Singapore, July 15, 2015--The view that human activities are likely responsible for most of the observed increase in global mean temperature ("global warming") since the mid-20th century is probably a correct reflection of current scientific thought. However, chlorofluorocarbons (CFCs), not carbon dioxide (CO2), are most likely to be the major driver of climate change, according to a forthcoming book authored by Professor Qing-Bin LU, a physicist in the University of Waterloo, Canada.
About sixteen years ago, Qing-Bin Lu and colleagues proposed that electrons arising from cosmic rays play an initiating/key role in ozone-depleting reactions and developed a prediction model for the ozone hole based on effective dissociative electron transfer reactions of CFCs and other halogen-containing molecules absorbed on ice surfaces. On the basis of his observations, Professor Lu further proposed that, currently, CFCs are the main drivers for global climate change.
In his forthcoming book, "New Theories and Predictions on the Ozone Hole and Climate Change", Professor Lu quantifies the contributions of the cosmic-ray-driven electron-induced-reaction (CRE) mechanism to the ozone hole and of the CFC-warming mechanism to global surface temperature change. In contrast to conventional theories that require sophisticated computer simulations and multiple parameters, these theories are of exceptional parsimony, predictability, and explanatory power, including zero or only one parameter.
The CRE theory made a unique prediction that there exists 11-year cyclic variations in polar ozone loss and the associated stratospheric cooling, both of which have now been well proven by the data collected over Antarctica in the past decades. Remarkably, a near perfect linear correlation with a coefficient of up to 0.98 between CFCs and global surface temperature has also been observed (see the Figure*).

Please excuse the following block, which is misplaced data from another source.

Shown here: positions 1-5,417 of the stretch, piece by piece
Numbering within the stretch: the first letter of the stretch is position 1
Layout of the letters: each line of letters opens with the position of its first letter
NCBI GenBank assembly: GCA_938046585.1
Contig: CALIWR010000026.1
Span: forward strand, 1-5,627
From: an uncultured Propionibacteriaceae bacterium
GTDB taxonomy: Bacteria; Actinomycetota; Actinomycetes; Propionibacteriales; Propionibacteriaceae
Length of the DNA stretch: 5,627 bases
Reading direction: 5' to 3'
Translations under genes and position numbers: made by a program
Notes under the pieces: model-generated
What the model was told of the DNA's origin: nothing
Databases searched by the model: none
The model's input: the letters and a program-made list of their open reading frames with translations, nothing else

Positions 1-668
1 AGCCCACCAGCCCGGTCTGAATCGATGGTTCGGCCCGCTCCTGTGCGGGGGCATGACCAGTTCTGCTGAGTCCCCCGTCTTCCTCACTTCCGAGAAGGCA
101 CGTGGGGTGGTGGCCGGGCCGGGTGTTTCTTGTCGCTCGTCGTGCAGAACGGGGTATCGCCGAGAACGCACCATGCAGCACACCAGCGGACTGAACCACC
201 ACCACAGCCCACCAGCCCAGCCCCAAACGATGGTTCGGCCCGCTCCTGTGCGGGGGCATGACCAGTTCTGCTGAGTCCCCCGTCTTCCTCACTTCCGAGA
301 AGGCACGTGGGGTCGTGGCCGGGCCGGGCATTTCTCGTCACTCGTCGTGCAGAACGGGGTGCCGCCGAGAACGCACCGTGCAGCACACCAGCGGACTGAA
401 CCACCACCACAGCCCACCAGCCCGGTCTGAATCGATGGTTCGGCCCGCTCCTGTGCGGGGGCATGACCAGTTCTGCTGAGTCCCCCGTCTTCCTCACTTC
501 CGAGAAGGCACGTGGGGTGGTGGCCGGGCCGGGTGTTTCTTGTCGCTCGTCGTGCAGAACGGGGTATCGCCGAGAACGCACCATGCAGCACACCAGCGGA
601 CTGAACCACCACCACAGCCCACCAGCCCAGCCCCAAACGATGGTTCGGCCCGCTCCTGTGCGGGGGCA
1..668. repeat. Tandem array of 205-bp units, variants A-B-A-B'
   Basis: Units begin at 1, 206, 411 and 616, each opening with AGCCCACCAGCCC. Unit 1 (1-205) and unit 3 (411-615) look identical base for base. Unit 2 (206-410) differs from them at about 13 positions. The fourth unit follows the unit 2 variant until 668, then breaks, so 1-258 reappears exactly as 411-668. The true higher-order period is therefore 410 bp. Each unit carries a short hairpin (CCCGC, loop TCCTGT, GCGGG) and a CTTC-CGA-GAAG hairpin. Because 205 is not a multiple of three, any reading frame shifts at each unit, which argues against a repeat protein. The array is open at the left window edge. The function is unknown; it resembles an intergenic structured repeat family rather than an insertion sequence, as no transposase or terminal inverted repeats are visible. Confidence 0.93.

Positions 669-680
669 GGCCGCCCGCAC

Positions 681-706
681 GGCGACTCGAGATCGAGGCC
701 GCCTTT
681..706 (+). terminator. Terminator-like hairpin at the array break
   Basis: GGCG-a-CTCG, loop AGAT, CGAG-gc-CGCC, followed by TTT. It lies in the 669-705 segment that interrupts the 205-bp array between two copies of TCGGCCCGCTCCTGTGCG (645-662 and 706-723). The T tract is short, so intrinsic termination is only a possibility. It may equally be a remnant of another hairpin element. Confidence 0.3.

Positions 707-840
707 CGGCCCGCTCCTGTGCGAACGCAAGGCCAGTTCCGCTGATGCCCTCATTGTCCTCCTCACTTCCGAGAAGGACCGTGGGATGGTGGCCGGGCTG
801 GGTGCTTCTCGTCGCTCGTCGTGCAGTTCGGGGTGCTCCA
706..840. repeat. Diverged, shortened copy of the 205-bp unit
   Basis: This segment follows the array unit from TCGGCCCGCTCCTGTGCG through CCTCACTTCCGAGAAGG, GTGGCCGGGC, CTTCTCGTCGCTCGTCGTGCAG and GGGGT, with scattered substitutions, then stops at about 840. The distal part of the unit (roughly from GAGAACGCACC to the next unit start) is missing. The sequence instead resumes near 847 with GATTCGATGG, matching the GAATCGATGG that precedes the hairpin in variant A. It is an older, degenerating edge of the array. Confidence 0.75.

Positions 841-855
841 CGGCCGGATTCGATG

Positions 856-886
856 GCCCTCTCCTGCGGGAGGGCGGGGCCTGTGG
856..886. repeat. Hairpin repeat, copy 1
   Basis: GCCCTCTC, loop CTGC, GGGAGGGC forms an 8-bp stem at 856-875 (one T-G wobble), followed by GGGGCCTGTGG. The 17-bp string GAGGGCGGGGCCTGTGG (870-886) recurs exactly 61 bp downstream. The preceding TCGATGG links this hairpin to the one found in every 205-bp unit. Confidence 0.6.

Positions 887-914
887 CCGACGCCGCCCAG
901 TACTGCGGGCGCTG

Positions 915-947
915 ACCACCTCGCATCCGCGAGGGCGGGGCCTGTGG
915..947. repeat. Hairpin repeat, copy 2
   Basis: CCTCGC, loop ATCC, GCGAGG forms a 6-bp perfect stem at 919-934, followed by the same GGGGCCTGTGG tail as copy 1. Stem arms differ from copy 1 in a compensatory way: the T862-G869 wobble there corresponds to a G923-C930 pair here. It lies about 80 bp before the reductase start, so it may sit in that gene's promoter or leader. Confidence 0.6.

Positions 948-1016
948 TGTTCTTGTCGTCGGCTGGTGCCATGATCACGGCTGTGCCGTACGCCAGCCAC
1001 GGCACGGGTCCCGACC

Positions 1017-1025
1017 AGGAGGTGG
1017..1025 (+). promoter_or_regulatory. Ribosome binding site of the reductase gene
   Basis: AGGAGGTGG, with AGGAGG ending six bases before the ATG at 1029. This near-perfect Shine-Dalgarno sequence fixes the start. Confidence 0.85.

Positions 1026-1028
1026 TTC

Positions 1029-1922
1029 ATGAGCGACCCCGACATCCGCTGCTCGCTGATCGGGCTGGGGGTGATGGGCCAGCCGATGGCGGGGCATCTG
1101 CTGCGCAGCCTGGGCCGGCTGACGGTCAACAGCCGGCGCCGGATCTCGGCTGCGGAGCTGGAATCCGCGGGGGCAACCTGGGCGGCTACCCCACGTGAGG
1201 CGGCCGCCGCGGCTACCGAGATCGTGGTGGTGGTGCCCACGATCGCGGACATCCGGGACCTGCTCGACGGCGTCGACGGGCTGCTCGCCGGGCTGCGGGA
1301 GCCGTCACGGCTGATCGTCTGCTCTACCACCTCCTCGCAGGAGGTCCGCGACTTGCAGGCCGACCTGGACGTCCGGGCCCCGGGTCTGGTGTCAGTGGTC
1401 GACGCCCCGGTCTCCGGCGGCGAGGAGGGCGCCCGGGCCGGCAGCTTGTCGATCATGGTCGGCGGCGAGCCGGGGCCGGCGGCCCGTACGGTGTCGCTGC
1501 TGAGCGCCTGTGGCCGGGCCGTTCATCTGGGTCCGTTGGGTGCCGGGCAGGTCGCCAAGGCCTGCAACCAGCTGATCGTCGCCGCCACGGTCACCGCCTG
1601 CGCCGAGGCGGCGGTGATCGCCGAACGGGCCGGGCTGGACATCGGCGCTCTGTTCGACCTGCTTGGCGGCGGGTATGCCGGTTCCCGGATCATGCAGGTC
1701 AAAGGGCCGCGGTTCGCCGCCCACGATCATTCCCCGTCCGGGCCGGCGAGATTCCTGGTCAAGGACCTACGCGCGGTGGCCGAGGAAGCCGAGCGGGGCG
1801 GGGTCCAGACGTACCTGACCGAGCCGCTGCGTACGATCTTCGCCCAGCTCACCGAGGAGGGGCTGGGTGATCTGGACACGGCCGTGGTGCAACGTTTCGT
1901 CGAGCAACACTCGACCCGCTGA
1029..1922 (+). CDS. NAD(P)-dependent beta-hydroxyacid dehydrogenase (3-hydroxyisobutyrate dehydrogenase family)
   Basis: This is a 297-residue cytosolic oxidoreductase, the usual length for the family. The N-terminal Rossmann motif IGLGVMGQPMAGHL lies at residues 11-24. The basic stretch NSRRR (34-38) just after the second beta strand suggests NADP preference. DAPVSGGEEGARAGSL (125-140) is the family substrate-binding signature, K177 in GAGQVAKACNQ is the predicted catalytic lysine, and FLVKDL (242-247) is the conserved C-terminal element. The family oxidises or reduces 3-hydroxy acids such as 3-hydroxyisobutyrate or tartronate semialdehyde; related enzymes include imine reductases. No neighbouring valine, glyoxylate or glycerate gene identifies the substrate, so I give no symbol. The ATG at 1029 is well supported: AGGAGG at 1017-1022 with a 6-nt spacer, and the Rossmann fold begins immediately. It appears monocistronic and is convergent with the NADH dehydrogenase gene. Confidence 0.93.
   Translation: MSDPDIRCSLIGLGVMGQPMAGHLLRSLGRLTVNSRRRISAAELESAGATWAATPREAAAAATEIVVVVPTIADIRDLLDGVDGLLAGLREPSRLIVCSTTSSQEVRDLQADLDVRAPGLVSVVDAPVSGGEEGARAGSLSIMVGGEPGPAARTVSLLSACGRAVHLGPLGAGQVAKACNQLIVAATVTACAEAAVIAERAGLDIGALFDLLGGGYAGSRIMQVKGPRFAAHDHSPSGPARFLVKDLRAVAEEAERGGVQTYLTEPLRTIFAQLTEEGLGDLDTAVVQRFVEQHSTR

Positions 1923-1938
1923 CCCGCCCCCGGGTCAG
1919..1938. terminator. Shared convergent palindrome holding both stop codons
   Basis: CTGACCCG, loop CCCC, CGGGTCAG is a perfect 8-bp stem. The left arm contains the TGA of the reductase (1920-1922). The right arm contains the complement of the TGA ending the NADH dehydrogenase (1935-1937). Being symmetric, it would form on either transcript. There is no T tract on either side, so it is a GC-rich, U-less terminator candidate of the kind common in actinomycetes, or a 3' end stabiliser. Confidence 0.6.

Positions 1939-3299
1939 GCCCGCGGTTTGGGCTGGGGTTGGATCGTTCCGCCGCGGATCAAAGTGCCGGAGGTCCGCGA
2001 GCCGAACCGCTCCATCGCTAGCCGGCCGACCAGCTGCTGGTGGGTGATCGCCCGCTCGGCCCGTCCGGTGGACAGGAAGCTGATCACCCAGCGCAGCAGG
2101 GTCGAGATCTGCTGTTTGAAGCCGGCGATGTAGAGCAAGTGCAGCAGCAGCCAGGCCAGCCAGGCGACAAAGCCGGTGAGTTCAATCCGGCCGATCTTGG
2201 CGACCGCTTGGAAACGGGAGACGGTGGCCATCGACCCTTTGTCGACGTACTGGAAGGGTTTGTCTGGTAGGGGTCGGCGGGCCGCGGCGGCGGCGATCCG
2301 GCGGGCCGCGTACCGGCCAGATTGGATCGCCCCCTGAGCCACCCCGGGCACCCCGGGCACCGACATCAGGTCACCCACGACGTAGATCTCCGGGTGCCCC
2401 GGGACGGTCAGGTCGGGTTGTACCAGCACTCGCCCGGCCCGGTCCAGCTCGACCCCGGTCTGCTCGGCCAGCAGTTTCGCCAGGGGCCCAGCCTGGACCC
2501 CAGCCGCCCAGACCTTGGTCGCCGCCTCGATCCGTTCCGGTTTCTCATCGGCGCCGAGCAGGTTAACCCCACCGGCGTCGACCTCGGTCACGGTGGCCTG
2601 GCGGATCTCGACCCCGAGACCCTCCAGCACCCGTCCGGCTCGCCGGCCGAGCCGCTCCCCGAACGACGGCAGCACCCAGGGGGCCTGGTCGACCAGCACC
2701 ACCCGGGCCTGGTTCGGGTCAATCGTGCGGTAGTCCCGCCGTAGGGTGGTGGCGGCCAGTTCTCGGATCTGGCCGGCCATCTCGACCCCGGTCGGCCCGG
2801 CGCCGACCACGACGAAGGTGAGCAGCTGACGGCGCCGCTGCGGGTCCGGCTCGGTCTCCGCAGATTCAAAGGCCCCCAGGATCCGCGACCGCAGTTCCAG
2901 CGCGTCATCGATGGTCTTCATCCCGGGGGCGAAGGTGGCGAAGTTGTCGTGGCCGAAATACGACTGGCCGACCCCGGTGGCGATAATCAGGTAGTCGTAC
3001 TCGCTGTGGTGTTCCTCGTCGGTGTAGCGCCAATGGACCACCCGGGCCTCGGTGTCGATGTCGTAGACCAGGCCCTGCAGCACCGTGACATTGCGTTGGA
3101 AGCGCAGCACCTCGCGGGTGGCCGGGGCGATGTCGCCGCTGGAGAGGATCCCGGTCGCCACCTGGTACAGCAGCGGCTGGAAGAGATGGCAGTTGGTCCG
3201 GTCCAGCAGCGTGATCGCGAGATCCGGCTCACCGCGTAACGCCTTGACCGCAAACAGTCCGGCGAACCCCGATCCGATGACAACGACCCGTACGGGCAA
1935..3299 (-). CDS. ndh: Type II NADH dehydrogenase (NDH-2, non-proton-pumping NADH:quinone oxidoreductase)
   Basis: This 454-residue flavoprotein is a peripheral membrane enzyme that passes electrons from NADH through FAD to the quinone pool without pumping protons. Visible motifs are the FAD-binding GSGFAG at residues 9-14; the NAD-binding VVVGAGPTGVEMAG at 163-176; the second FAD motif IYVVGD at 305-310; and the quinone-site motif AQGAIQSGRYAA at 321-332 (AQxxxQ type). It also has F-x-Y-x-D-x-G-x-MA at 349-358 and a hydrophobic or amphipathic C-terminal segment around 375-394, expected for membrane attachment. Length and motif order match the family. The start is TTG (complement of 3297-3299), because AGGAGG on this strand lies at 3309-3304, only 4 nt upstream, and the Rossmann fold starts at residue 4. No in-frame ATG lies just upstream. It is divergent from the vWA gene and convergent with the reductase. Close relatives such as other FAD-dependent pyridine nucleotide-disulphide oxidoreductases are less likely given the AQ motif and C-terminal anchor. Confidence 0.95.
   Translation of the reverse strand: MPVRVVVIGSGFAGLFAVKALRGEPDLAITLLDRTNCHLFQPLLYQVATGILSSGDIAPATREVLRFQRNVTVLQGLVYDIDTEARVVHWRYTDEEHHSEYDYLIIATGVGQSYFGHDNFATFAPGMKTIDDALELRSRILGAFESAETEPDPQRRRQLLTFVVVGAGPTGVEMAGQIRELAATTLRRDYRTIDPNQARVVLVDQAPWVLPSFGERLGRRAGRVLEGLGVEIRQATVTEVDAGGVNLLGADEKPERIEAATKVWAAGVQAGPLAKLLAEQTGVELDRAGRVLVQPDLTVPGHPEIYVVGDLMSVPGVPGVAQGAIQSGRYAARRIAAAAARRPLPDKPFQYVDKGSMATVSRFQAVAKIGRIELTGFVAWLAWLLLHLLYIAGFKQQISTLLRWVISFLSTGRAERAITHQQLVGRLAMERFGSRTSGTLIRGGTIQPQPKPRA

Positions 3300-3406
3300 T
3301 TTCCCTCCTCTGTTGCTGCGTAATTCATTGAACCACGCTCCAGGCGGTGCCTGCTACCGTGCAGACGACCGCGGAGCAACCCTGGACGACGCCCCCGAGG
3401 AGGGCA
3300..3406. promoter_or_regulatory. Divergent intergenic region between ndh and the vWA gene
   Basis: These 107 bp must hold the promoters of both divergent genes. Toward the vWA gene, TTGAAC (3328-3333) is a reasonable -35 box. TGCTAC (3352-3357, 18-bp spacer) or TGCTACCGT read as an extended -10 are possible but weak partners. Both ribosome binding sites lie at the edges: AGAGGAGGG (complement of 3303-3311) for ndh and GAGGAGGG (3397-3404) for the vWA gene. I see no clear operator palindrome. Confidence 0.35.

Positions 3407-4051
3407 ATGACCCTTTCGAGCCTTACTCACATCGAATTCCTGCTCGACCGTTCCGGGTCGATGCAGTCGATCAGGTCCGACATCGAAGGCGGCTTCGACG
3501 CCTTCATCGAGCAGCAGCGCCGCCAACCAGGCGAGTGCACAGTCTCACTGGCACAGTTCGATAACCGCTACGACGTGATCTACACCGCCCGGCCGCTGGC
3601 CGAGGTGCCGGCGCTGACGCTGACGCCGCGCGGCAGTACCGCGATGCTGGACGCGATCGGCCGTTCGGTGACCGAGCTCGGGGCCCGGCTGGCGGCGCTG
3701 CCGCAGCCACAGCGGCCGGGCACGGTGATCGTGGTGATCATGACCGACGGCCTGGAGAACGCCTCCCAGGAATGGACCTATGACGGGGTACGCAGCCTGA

*For more information, refers to Figures 9.1 and 9.2 in New Theories and Predictions of Ozone Hole and Climate Change, 254-255.
Despite using zero or few parameters, the author's conceptual physical models have shown excellent agreements with observed ozone and global surface temperature data with impressive accuracy (~90%). For instance, with respect to the mean temperature in 1950-1975, the predicted temperature was 0.620 ?C for the year 2014 in Professor Lu's theoretical calculation, while the actual observed temperature was 0.623 ?C for 2014, according to the UK Met office HadCRUT4 dataset released in early 2015.
The main conclusion of this book, supported by substantial and robust observations, is that CFCs are the major culprits behind not only the destruction of the ozone layer but also global climate change since the mid-20th century. The successful execution of the Montreal Protocol and its revisions has shown its effectiveness in controlling the ozone hole in the polar regions and reversing the global warming trend. However, it is important to continuously phase out the global use of all halogen-containing warming gases, including CFCs, HCFCs, HFCs, etc. This provides a strong rational for the international agreements reached recently by the US, China and European Union to further control the production and use of HFCs and other halogenated gases.
This book is self-contained and unified in presentation, hence making it suitable for non-expert readers and policy makers who wish to have an overview of the science behind atmospheric ozone depletion and global climate change. Graduates students and ambitious undergraduates who are interested in the field of physics, chemistry, environmental and climate sciences might also find this book as a useful reference to their understanding of ozone depletion and climate change.
Further information about the book and sample chapters can be found at: http://www.
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